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Depression - Exams and Tests

Depression may be diagnosed when you talk to your doctor about feeling sad or when your doctor asks you questions and discovers that you are feeling sad. You may be seeing your doctor because you feel sad or because you have another health problem or concern.

If your doctor thinks you are depressed, he or she will ask you questions about your health and feelings. This is called a mental health assessment. Your doctor also may:

Recommended Related to Depression

Postpartum Depression: More Common Than You Know

Tina Merritt, now 39, of Virginia Beach, Va., had heard of postpartum depression when she was pregnant seven years ago. But when she gave birth to her son, Graham, she expected nothing but joy as she and her husband welcomed the baby boy who would be the first grandchild on both sides of their families."It took me a while to get pregnant, and it was a huge deal for everyone," Merritt says."I worked right up to the end of my pregnancy and felt great. I'd planned so long for this baby, I really...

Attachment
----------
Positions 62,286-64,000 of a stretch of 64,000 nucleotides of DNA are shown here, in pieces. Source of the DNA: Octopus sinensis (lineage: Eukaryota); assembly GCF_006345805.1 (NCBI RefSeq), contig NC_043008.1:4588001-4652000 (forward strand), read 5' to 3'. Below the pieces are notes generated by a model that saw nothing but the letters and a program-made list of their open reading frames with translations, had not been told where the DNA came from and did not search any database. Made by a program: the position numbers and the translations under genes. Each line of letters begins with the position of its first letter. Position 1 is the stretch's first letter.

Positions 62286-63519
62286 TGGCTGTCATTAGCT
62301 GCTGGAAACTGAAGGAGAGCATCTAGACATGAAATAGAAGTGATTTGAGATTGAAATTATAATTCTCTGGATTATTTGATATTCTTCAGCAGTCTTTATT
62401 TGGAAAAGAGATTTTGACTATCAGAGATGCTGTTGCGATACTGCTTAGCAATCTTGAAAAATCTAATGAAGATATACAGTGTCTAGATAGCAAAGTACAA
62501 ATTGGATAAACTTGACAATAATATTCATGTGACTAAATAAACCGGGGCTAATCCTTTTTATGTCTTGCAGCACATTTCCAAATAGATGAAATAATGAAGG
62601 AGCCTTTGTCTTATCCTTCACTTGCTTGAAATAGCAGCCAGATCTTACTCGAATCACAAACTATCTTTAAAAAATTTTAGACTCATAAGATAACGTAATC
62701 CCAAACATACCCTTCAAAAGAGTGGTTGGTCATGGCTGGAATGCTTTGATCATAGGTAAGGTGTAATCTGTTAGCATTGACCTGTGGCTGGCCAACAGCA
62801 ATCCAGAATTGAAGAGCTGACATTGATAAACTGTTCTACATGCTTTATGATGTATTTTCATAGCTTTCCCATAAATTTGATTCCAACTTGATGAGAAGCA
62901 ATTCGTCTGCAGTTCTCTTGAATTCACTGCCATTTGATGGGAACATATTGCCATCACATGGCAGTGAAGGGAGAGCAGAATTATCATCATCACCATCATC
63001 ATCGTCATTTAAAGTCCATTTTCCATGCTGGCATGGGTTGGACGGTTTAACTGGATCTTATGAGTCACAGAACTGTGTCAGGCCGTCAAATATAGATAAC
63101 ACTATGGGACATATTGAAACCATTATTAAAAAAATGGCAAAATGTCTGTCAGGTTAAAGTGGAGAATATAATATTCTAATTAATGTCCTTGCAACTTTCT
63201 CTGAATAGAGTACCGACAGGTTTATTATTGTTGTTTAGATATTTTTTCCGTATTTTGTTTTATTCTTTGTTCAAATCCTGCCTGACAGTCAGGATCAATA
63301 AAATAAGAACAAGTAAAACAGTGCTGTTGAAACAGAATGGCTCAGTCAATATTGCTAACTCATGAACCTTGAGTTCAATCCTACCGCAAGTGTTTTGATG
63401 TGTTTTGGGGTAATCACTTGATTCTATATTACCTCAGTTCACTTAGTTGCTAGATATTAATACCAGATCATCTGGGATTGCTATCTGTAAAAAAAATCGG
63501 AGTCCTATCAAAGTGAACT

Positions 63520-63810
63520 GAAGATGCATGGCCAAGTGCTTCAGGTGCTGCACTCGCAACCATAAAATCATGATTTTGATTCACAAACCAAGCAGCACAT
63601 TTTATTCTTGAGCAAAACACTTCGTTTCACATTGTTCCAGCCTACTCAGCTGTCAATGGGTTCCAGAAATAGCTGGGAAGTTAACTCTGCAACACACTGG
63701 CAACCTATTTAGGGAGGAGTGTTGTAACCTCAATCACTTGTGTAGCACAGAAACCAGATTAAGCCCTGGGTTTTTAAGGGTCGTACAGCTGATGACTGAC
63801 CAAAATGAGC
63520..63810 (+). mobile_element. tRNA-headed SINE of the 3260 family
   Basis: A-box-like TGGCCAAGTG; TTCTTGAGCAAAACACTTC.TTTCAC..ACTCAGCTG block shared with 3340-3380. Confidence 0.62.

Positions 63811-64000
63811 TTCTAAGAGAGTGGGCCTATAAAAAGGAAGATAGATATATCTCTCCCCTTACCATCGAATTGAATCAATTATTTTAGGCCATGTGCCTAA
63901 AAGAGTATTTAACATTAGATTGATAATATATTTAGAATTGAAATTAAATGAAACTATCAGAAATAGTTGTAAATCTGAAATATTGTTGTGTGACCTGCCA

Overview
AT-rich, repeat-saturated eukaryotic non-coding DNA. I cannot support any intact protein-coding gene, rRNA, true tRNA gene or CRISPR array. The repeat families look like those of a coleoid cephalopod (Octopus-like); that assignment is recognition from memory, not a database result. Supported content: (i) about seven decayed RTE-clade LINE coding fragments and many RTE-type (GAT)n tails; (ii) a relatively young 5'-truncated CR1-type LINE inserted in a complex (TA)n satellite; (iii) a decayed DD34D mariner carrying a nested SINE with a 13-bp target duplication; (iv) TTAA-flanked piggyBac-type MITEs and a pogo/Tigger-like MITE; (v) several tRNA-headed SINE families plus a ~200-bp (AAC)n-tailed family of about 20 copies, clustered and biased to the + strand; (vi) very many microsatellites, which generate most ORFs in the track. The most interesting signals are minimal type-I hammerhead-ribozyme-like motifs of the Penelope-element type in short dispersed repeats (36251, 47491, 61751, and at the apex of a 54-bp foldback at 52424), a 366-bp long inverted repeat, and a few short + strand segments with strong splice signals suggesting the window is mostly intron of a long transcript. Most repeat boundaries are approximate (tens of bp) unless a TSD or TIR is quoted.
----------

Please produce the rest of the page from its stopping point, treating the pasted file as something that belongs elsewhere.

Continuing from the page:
Read the Postpartum Depression: More Common Than You Know article > >

Early detection

The U.S. Preventive Services Task Force recommends that all people, starting at age 12, be screened for depression.2 Screening for depression helps find depression early. And early treatment may help you get better faster.

    This information is produced and provided by the National Cancer Institute (NCI). The information in this topic may have changed since it was written. For the most current information, contact the National Cancer Institute via the Internet web site at http:// cancer .gov or call 1-800-4-CANCER.

    WebMD Medical Reference from Healthwise

    Last Updated: November 14, 2014
    This information is not intended to replace the advice of a doctor. Healthwise disclaims any liability for the decisions you make based on this information.
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